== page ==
I have a hinge of two pieces - I made the faces that close on each other angle offset constraint references. When I set to 0, it closes correctly. 90 degrees it's OK. 180 degrees, it's OK. But after setting it to 180 degrees, changing the value back to 90 degrees causes it to flip to the 270 degree opening. Setting it back to 0 is required before trying 90 again.
0 -> 90 OK
0 -> 180 OK
180 -> 0 OK
90 -> 0 OK
180 -> 90 fails (sets to 270, but reports as 90)
173.2 -> 90 fails (sets to 270, but reports as 90)
173 -> 90 OK
I just love discontinuous results in evaluation of a continuous function space. I'd blame it on CAD software programmers who can't handle a cross product, but it's probably an even worse bug than that.
Try setting show_dim_sign to yes. Creo starts to wig out around 180 degrees when it is always trying to assign positive values to the angle.
I have seen this as well but never understood the logic behind this. I have tried to reproduce it on a small data set but failed. Have you logged it to support?
I have no access to support.
Since the angle is declared I don't understand how it can be evaluated wrong, but they may be using a solver that uses the assembly directives as constraints and that the constraint solver is looking at the absolute value of the difference** in surface normals to generate possible solutions. Since the only difference between 90 and 270 is the sign of the dot product, if it's being ignored then it's a computational flip of the coin as to which to choose.
I know some software looks at the 'distance' between the starting condition and the possible solutions and chooses one that has the minimum distance (usually some sort of least squares.) In this case the distance to each solution is identical. 90 and 270 are equidistant from 180.
What doesn't fit is that the solver is able to distinguish between 0 and 180, even though they are equidistant from 90.
It's an annoying puzzlement.
I ended up redefining the joint so that zero is no longer the closed position, which is not what I wanted, but at least it covers the range I need (90 degree of travel)
**Not the numerical difference in magnitude or a vector subtraction, but the difference in direction, such as by dot product.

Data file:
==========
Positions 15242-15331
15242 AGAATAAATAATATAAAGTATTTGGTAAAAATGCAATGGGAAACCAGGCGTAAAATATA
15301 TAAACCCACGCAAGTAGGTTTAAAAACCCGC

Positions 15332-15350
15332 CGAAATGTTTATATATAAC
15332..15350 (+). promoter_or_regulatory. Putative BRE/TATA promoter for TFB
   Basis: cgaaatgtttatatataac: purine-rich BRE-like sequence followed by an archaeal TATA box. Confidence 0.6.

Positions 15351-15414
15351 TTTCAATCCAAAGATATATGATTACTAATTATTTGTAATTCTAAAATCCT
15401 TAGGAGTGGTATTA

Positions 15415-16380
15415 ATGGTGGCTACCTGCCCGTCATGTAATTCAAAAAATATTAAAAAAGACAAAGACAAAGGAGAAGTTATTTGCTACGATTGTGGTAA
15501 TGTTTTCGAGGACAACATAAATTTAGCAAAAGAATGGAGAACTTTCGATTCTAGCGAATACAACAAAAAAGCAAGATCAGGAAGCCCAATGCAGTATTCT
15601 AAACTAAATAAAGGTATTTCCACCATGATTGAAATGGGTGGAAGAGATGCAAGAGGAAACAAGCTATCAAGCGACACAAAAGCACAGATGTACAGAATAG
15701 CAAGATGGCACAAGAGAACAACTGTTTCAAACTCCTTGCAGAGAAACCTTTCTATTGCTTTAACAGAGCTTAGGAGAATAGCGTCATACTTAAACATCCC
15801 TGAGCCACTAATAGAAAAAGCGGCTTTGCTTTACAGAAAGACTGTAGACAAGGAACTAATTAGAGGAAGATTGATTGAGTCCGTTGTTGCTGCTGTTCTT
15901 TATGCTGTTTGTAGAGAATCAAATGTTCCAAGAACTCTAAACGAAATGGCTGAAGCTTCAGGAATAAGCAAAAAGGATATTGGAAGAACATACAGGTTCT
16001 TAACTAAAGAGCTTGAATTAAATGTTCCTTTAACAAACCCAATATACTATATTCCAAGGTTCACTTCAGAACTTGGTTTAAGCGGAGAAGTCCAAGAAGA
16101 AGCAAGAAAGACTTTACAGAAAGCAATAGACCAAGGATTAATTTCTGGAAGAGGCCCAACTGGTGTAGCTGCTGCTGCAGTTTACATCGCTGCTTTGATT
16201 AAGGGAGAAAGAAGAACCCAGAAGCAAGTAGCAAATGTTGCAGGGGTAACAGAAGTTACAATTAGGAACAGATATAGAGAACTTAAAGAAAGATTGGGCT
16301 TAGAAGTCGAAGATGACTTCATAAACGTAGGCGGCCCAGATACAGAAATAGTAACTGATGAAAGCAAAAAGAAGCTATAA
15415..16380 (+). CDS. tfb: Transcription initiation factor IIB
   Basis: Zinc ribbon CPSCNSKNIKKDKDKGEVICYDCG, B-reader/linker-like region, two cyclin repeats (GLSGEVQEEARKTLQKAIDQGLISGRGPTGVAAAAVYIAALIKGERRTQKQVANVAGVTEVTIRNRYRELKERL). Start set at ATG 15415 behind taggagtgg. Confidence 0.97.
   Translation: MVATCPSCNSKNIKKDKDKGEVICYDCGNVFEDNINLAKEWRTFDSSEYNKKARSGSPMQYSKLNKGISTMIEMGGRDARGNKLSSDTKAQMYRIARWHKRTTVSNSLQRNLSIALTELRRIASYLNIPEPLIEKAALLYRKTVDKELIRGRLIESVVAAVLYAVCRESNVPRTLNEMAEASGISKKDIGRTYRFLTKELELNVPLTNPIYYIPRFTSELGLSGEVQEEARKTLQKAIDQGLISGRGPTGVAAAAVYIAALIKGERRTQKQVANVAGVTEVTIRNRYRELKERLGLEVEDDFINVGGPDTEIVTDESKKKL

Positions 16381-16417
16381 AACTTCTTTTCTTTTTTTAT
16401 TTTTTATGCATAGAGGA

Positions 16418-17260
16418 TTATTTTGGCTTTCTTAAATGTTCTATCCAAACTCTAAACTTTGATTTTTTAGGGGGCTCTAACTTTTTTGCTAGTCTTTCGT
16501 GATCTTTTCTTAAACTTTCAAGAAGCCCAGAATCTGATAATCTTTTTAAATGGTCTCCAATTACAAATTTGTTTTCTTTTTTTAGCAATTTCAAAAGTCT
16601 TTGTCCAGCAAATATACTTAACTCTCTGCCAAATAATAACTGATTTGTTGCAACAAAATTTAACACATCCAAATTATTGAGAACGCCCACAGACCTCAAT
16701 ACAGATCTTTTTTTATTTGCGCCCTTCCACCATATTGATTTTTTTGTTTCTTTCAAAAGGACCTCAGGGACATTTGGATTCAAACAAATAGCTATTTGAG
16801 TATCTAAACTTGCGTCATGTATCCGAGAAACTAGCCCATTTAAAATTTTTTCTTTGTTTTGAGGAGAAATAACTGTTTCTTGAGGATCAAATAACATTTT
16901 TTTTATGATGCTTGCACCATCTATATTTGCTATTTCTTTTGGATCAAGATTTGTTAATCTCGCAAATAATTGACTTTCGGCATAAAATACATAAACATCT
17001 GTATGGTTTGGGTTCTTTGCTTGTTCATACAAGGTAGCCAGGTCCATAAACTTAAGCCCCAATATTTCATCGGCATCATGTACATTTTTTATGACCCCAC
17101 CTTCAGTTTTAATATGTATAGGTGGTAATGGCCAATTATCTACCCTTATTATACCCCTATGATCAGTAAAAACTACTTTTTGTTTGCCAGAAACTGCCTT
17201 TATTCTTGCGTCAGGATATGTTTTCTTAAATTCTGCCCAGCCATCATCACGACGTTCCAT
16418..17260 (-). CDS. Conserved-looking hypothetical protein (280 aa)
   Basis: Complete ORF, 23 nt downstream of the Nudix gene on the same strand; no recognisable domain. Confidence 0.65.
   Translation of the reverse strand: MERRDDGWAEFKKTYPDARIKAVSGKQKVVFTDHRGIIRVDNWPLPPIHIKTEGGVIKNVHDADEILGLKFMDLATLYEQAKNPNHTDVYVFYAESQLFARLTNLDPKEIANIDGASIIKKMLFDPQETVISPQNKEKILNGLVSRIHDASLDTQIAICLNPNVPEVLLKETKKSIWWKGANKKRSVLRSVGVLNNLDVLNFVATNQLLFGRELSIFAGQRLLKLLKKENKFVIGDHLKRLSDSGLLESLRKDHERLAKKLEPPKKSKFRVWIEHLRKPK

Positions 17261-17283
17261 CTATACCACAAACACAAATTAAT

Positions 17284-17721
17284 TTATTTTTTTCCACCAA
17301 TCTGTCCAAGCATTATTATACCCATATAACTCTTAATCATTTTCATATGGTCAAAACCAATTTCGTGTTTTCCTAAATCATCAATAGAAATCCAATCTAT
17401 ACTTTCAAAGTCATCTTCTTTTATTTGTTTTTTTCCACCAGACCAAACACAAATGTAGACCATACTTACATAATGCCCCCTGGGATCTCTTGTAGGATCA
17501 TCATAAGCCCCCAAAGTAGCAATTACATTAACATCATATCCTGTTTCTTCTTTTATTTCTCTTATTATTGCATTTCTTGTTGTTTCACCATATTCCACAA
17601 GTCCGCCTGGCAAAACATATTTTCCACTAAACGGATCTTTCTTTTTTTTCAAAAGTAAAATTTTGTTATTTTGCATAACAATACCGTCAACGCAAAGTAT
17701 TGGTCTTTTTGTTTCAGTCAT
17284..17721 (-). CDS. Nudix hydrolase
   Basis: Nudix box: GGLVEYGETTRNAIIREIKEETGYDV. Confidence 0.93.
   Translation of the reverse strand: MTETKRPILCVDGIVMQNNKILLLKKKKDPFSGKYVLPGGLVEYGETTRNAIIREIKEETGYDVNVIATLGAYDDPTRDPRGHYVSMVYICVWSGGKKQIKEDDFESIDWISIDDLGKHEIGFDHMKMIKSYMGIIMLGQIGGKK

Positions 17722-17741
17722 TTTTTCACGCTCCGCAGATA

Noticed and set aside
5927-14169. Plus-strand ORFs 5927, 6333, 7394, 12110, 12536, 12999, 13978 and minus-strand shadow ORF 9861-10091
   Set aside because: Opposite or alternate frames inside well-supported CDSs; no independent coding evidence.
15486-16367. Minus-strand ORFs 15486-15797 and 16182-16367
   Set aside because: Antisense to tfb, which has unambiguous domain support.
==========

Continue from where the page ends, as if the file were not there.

David, I've seen this before but I'm unable to replicate it in Creo 3 M040. Take a look at the attached video and sample assembly.
Are you able to share your model, or maybe a simplified version of it?
I have the same problem in Creo 2.0...It's a real problem!
Sometimes it seems to work but when I come back to the file the next day... it's flipped.
It should be very simple... there is a bracket that slips over a round shaft. I'm using two coincident constraints and an angle offset. Beyond 180 degrees the bracket doesn't know the difference between 90 degrees and 270 degrees...
Is one of your constraints "Insert"? If so, check to make sure that it is set to "Coincident" and not "Oriented". I have had things flip on me because axis/surfaces can be oriented even when flipped. I have also added an extra constraint with planes set to "Oriented" so that the axis/surfaces do not flip.
Thanks for the reply...
I tried to add an additional constraint but I don't see how to get "Oriented"... It's not a selection. (I'm on Creo 2.0)
I added a forth constraint making planes parallel... at a distance... nothing seemed to help.
Yes, I'm having the same troubles. It's very frustrating. I switched constraint type from "user defined" to "cylinder" I'm having more luck with this constraint.
What version of Creo are you on? We are about to go to Creo 4... I was hoping it would be fixed.
Thanks for the tip... I had not thought of using a Cylinder...
I'll give it a try next time.